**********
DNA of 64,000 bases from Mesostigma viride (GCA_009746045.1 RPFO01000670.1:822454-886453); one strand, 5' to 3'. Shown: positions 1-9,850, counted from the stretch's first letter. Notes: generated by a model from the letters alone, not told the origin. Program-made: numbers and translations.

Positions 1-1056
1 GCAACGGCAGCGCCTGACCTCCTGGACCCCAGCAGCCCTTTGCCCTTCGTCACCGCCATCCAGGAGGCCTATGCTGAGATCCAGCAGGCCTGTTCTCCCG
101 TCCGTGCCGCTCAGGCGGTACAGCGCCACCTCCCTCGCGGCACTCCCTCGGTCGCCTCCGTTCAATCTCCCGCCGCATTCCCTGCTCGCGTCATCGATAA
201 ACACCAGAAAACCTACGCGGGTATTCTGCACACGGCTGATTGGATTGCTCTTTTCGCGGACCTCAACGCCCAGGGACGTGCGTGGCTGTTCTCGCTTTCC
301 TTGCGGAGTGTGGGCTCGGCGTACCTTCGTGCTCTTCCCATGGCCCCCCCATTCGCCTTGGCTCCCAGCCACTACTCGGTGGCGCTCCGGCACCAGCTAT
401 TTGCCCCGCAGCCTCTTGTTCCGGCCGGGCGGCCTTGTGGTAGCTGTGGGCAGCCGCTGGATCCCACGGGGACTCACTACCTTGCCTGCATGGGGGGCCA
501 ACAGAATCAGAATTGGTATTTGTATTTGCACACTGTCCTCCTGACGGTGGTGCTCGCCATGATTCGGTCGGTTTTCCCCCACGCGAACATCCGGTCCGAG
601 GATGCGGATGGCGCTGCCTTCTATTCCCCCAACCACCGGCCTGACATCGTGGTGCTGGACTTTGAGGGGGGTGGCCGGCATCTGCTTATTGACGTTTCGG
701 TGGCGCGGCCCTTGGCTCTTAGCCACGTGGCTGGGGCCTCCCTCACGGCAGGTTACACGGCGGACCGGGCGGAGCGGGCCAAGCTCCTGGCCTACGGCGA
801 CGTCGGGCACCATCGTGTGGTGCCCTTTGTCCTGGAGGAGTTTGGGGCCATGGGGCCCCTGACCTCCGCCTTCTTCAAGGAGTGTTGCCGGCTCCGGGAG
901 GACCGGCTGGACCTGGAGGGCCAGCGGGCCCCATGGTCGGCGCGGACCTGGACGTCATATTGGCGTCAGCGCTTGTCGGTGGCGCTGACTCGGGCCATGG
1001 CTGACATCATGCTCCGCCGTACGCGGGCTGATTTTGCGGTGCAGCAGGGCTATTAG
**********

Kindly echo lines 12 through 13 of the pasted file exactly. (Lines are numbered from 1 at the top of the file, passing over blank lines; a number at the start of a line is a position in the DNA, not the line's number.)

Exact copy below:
901 GACCGGCTGGACCTGGAGGGCCAGCGGGCCCCATGGTCGGCGCGGACCTGGACGTCATATTGGCGTCAGCGCTTGTCGGTGGCGCTGACTCGGGCCATGG
1001 CTGACATCATGCTCCGCCGTACGCGGGCTGATTTTGCGGTGCAGCAGGGCTATTAG